Sites Like Ancestry Are Often Free Through Your Library

Access Paid Genealogy Databases for Free With This Simple Trick

Looking for a totally free way to access a variety of paid genealogy records, like those provided by Ancestry or MyHeritage, from your own computer?

Well there’s good news, you most likely can. And you might be surprised to hear that the solution is probably only a few clicks away.

An increasing number of libraries are now providing access to genealogy resources free of charge. Many can be accessed directly on their websites — meaning that you can take advantage of the services they offer at home. Others can be accessed at the library itself by bringing along your laptop or tablet and using the library’s complimentary wifi and access portal.

Of course, many libraries are digitizing their own historic records and providing them online for members, which we love, but others are also subscribing to large genealogy research sites and then allowing active patrons to access these sites directly from the library’s website.

Make Instant Discoveries in Your Family Tree Now
Imagine adding your family tree to a simple website and getting hundreds of new family history discoveries instantly.

MyHeritage is offering 2 free weeks of access to their extensive collection of 20 billion historical records, as well as their matching technology that instantly connects you with new information about your ancestors. Sign up using the link below to find out what you can uncover about your family.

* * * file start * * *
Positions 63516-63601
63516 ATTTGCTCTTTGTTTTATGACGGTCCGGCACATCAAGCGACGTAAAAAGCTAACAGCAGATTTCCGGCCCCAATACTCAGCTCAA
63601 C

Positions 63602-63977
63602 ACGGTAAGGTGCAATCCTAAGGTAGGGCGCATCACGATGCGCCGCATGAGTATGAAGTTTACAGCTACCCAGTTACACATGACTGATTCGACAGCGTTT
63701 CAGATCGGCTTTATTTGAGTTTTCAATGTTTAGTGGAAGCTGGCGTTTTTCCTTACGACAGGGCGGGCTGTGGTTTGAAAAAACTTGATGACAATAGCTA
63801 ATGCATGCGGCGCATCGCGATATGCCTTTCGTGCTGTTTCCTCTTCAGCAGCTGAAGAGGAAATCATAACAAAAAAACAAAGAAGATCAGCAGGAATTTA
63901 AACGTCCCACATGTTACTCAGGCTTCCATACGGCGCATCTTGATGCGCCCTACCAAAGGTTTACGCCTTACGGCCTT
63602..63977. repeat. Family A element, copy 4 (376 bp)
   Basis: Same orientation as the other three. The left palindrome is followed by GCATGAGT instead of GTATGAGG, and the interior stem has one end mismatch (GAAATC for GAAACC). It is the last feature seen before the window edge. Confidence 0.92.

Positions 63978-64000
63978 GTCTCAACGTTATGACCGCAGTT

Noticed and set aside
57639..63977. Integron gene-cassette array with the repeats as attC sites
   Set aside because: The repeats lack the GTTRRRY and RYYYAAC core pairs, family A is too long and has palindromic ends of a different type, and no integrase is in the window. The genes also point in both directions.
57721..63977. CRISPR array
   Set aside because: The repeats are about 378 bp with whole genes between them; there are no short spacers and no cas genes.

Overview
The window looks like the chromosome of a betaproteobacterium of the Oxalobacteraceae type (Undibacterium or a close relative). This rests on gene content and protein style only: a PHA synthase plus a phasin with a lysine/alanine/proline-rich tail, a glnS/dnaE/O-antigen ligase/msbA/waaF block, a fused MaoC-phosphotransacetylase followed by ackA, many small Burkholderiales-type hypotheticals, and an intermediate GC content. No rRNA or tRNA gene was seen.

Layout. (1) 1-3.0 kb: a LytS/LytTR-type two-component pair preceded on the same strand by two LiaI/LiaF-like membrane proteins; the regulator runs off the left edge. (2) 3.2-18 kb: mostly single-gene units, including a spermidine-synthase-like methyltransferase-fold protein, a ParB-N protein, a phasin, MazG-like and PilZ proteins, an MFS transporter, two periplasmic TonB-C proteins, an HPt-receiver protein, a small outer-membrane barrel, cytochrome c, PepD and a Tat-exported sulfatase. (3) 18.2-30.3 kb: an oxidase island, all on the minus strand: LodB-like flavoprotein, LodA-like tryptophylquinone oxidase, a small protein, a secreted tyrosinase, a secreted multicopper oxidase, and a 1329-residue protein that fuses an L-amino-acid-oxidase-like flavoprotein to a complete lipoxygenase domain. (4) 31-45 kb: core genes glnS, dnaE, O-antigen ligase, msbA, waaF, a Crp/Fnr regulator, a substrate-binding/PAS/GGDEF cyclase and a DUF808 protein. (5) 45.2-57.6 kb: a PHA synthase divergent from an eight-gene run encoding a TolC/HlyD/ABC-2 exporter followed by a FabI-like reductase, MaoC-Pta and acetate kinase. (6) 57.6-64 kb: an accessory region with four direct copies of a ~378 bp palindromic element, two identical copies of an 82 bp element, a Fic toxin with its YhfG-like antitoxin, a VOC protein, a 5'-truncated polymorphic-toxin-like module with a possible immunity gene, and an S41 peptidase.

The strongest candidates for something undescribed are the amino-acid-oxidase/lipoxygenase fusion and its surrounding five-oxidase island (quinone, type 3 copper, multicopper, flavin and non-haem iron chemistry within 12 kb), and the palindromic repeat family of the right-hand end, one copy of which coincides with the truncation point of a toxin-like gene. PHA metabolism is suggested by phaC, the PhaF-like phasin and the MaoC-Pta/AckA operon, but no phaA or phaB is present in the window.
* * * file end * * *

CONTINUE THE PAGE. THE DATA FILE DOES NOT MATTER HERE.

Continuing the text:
Partnerships with ebook services are also making more and more online family history books available, and it is easier than ever to borrow and read them on your tablet, phone or ereader.

Free access to sites like Ancestry, Fold3, World Vital Records or genealogy related ebooks are common and are a great way to save on family history research while supporting your library.

Of course, not all library offerings are the same, but many are providing a wealth of free digital resources as a way to keep the community connected to their local library and retain the funding they need to thrive. While some resources are usually only available when you are at the library itself (like Ancestry Library Edition), we were thrilled to discover that the vast majority of libraries we reviewed were offering access to expensive subscription services completely free of cost to members from their own home computers as well.

Dallas Public Library, for instance, has such a wide selection of genealogy services available online it almost makes you want to relocate to Texas. Smaller library systems may only offer a fraction of the free resources of a larger library–but any free access is helpful.

And even if your library doesn’t hold a certain genealogy book on their shelves, you might find they offer it online. If your library has teamed up with OverDrive or Libby you can easily connect your Amazon account to your library account and read these borrowed books right on your Kindle, or through a Kindle app on your computer, tablet or phone.

If you’re not sure what free digital services your library offers, head over to their website and take a look. Make sure you have your library card handy through, because you’ll likely need your card number to access these types of member only benefits.

20 Billion Genealogy Records Are Free for 2 Weeks